An Unbroken Life


unbroken-cover_custom-0a55df2637ae96369dd0302be5ad4de816c6b0ab-s6-c85One day when I was speaking with my friend John Coulombe in his office, thinking about ways we could intentionally mix generations at church, he had a brilliant idea… “Let’s call Louie and see if he will help us!” What I came to realize is that he was calling Louis Zamperini whose biography was documented in the book, Unbroken. The conversation was short mostly because we woke him up from a nap. But in the short conversation my sense was that he was genuinely excited about helping but his schedule was pretty full as this was the early stages of turning Laura Hillenbrand’s best seller into a script.

At some point in the near future I will get a chance to see the movie and I will probably leave inspired by the courage of someone who went through horrific abuse and torture. What do we do with stories like Zamperini’s? What is it about his heroic life that catches our attention and inspires us? The story resonates with our need for an example, a heroic pattern.

James Houston in his book, Mentoring as Discipleship, unpacks the heroic pattern as the chaos of life is met head on by a determined and courageous attitude.

“…the quest to be challenged by something, accept it, and rise above it. For some, this thing is to climb the highest mountains, to sail the oceans single handedly, to create Olympic sports for the disabled, or whatever gives the plain challenge that it is ‘there to be done,’ or ‘to be discovered’ or ‘to be found out.'”

Surely this is inspiring when we hear stories of “average” people who face insurmountable odds and conquer. It’s like so many movie posters,  “A testament to the power of the human spirit!!!” Yet, if we were honest we would readily admit that while we love stories like this, we also recognize that our lives are less than consistently heroic.

This comes out clearly in Hillebrand’s book. Despite the fact that Zamperelli was unbroken by “the Bird’s” torturous methods, his ability to forgive was much more difficult to stand up under. Yet, when his life was changed as a result of a Billy Graham Crusade, he forgave his captors, beautifully captured in Hillebrand’s words,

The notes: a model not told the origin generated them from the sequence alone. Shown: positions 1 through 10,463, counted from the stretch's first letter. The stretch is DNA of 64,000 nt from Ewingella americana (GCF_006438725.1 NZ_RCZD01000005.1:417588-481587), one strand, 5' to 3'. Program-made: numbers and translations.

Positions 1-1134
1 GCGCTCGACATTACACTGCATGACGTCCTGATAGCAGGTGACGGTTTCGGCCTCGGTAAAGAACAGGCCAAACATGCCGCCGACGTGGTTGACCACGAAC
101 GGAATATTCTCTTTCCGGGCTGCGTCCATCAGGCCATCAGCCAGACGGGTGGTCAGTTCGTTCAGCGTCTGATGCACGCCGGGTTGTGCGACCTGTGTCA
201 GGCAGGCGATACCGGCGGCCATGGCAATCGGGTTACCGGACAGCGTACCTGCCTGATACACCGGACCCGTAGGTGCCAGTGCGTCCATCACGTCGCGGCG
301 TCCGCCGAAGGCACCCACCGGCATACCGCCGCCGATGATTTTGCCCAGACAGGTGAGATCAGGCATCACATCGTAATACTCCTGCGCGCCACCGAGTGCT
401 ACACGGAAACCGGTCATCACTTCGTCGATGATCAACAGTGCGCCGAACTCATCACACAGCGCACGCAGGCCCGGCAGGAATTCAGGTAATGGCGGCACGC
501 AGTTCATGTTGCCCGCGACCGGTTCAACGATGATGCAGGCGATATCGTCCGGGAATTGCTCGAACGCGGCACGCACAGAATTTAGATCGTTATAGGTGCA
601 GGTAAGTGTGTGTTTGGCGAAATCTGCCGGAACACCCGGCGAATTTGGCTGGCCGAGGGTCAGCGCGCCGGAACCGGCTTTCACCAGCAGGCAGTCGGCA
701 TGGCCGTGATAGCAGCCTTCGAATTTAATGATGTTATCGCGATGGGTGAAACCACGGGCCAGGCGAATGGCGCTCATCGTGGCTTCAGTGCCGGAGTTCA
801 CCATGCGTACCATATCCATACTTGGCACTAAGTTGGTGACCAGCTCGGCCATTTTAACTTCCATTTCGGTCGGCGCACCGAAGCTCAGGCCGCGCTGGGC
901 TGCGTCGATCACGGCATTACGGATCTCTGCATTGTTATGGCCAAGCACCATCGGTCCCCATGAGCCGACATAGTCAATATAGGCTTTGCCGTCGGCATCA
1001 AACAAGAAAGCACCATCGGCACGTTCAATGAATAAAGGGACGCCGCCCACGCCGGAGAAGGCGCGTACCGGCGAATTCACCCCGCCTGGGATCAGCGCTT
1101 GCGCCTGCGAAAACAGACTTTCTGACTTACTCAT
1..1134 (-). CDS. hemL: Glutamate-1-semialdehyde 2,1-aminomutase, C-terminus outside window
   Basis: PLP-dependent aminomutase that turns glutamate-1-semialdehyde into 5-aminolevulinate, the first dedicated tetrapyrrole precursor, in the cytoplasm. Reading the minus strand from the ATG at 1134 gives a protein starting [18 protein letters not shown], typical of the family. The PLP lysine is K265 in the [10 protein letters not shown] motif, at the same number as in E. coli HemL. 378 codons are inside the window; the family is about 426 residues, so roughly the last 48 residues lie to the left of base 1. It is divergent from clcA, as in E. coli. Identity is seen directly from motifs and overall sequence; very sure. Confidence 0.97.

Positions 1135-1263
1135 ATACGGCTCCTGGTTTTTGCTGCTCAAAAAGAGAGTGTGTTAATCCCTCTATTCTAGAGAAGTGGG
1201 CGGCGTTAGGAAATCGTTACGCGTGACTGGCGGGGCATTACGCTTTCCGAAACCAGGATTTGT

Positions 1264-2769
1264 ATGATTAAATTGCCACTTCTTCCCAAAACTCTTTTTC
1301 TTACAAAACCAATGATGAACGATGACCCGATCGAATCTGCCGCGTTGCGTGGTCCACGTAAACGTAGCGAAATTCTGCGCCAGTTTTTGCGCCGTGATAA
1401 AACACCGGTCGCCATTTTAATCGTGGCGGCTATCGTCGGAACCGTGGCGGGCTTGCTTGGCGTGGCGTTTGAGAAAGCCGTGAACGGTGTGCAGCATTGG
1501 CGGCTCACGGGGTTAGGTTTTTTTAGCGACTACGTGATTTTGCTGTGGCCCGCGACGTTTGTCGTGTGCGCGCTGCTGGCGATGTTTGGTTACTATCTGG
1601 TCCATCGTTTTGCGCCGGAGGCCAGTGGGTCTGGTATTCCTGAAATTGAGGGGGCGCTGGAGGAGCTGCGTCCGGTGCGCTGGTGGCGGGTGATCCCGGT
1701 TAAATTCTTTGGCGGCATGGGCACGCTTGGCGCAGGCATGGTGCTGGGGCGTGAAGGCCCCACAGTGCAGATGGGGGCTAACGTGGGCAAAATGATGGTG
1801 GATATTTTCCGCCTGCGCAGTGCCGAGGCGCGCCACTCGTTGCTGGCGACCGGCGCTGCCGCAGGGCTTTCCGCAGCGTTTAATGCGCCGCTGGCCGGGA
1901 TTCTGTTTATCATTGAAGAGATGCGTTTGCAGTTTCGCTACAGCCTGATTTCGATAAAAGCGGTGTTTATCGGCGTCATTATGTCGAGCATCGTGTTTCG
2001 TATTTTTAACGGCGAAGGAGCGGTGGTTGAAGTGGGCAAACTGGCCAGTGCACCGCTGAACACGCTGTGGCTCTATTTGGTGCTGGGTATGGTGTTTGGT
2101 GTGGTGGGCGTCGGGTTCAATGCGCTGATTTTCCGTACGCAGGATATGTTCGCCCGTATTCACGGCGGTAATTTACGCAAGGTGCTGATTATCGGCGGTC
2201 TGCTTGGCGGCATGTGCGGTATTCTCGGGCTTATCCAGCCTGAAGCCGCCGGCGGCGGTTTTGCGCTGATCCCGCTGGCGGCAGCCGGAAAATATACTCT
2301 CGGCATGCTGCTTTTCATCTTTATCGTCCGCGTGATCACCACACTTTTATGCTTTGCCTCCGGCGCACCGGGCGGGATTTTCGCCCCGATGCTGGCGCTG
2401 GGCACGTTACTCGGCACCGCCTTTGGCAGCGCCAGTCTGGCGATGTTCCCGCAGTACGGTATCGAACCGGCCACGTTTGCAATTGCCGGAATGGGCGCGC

“At that moment, something shifted sweetly inside him. It was forgiveness, beautiful and effortless and complete. For Louie Zamperini, the war was over.” 

In Acts 5, Peter speaks to the High Jewish Council…

The God of our fathers raised Jesus, whom you killed by hanging him on a tree. God exalted him at his right hand as Leader and Savior, to give repentance to Israel and forgiveness of sins.”(ESV)

The word for “Leader” is sometimes translated as “Prince” or “Captain”. It’s the same word used in Hebrews 12:2 translated as “Author”. Interestingly enough, the same Greek word archegon was used in ancient Greek mythology to describe Hercules as being the champion and trailblazer. Archegon really means, hero!

What Peter is saying is that Jesus is our Hero. What’s true of heroes?

1.) They are committed to some greater good

2.) The greater good is often at the cost of their own quick happiness

3.) It can include sacrificing their own lives so that what happens to them should happen to you.

4.) We live our lives through heroes. In some way, the life we live is somehow through them in that their failure is our failure, their success is our success.

Jesus is the supreme archegos as the heroic has been fully revealed in Christ. The fact that I inconsistently face difficulties in life won’t crush me if I know that there was One who actually was broken for me. My ability to be “unbroken” in life is not because of my fortitude or inner strength. If that’s the case, I will always disappoint myself because my ability to be “my own hero” is severely limited. The vision of the Hero is met fully in Christ, who gave Himself for me. His death is somehow my death and His life is somehow my life. In that way can enter into the heroic only because we know history’s true Hero.

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